By DON STINE
The last best alternative to getting the Shark River dredged and insuring its future for the area is now at stake, officials told a standing room-only crowd at a special hearing this week.
Freeholder Director Thomas Arnone, a former Neptune City mayor, urged the crowd to be patient but at the same time said a decision has to be made on a dewatering site.
“This is it,” he said. “This is the last straw we are looking at.”
Officials are looking at dredging navigation channels in the Shark River and depositing the spoils in Neptune to dewater for up to eight months or longer.
A state Green Acres Scoping Hearing about the dewatering site is required before this type of project can move forward and it is the initial step in getting the process rolling.
The proposal calls for diverting 16 acres of Green Acres property for permanent use as a site to dewater dredge spoils from the Shark River before they are transported to a permanent dump site. The property is on the river edge at the county’s Shark River Park, off Old Corlies Avenue.
Plans call for the spoils to be taken to both the township and county landfills.
The township has 16 acres of land, near Route 66 and Jumping Brook Road, which would be swapped as part of the compensation for using the Green Acres tract.
Efforts to dredge the river have been stymied for 17 years, partially because an adequate site to dewater dredge spoils has not been approved by the state Department of Environmental Protection (DEP) agency, although six other sites have been under review.
And both supporters and opponents of the project attended the meeting. But the central theme was that people wanted more information.
But panel members, that included local, county and state representatives, said that more information will only come after the scoping meeting is held, which is a DEP requirement.
“We are at the very, very beginning,” State Sen. Jennifer Beck said, pointing out that there are many other layers in the process, including extensive reviews by both the DEP and state Department of Transportation (DOT).
“My biggest fear is that there is only so much money put aside and, without a site, we will lose our shot,” she said.
Many residents questioned whether the spoils will create an odor, how and in what amounts it will be transported, and whether it has any contaminants.
Panel representatives assured the public that sediments were found to contain mostly salt and no contaminants. They also said that past dredging projects in the area have resulted in little, if any, odor.
“I can assure everyone that not a shovel of contaminated soil will ever be put on a county parcel,” Monmouth County Freeholder Director Thomas Arnone said.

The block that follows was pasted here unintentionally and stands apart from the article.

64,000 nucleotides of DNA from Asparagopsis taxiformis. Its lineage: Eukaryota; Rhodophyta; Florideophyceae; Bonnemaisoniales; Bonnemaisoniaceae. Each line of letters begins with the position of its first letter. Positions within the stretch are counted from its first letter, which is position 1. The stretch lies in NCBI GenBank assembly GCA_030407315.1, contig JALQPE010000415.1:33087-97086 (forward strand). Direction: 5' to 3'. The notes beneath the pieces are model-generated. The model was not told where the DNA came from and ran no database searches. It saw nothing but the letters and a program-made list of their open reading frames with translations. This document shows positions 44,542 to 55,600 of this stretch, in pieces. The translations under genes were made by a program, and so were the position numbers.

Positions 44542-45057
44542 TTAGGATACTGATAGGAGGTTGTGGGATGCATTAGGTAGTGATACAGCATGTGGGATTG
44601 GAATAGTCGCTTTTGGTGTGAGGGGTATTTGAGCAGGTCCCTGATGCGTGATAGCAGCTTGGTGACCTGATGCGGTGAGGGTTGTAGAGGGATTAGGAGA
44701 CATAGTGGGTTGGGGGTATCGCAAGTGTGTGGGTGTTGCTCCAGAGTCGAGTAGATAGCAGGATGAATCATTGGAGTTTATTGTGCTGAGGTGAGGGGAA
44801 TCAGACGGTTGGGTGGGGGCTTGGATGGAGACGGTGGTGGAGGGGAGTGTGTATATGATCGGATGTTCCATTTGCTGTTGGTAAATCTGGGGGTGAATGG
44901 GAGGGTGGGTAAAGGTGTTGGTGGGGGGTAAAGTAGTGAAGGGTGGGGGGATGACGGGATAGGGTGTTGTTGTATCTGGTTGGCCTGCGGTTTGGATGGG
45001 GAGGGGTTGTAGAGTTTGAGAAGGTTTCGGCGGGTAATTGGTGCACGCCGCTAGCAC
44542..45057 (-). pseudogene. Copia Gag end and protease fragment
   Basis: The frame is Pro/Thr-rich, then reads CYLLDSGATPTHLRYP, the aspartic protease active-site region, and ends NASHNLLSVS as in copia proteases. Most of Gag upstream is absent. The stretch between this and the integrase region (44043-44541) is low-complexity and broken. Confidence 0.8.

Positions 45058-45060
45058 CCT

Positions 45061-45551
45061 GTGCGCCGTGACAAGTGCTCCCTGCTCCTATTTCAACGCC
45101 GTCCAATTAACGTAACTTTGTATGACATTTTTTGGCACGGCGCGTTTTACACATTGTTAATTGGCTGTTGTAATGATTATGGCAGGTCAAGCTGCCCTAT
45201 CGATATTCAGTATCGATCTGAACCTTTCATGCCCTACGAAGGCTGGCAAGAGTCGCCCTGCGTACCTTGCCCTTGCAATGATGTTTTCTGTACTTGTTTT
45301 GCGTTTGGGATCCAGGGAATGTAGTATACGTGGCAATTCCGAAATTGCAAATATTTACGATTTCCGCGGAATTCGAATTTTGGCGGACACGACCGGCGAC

Bill Sciarappa, a member of the Shark River Cleanup Coalition, said the entire area needs the Shark River to come back to life and that many people are concerned over very little.
“We should not make a big environmental issue where none exists,” he said.
“Neptune will not move forward if we do not feel this is a safe project,” Mayor Eric Houghtaling said.
Many residents said they just want more information.
“I came with an open mind and I understand there are a lot of questions that remain to be answered,” resident Chris Kelly said.
And Kelly said he and other residents want some answers.
“You’ve got a fight on your hands on this one and we are going to bring it on,” he said.
John Dempsey, chairman of the Shark River Beach and Yacht Club, said that property values are down after Sandy.
“There are no contaminates and we need to get this done. Nobody wants this in their backyard but it needs to be done,” he said.
Some residents said they were upset that DOT and DEP representatives were not present. Others suggested a barge be used to store the spoils or that they be dumped into the ocean.
“Ocean disposal is out of the question because there is too much silt to meet (federal) EPA standards,” Neptune Committeeman Randy Bishop said.
Others suggested the spoils be used to build an island in the river but officials said that idea was also rejected by the state.
“These are all good concerns and deserve some answers. All we want is the best thing for all of Neptune,” Arnone said.
Arnone, like Beck, told people to be patient and that this is still an early stage in the entire process- but he warned that this site is a do or die moment.
Beck said that, due to Sandy, new sources of funding are available to do these types of projects.
“If we don’t succeed this time we will be hard-pressed to get the state to pay attention again,” she said.
“This is our last best alternative to getting the river dredged,” Bishop said. “ We don’t come lightly to you with what we are looking at but the health of the river is insurmountable in this region.”
The original dredging study, conducted 10 years ago, estimated that about 1.5 million cubic yards of material would have to be removed to restore the entire river. The project was never fully funded but $1 million was being held in escrow by the DOT to help fund it, with only navigation channels receiving top priority.
However, the DOT grant money is no longer available and the scope of the project is now to remove 100,000 cubic yards of material from navigation channels only, with 70,000 cubic yards of old sediment and sand removed and 30,000 cubic yards of deposits from Superstorm Sandy.
Beck said that about $3 to $5 million in DOT funding may be available for the project.
The Shark River was last dredged in 1980 and it borders five municipalities in Monmouth County.
“What we are trying to do is help the river,” Houghtaling said.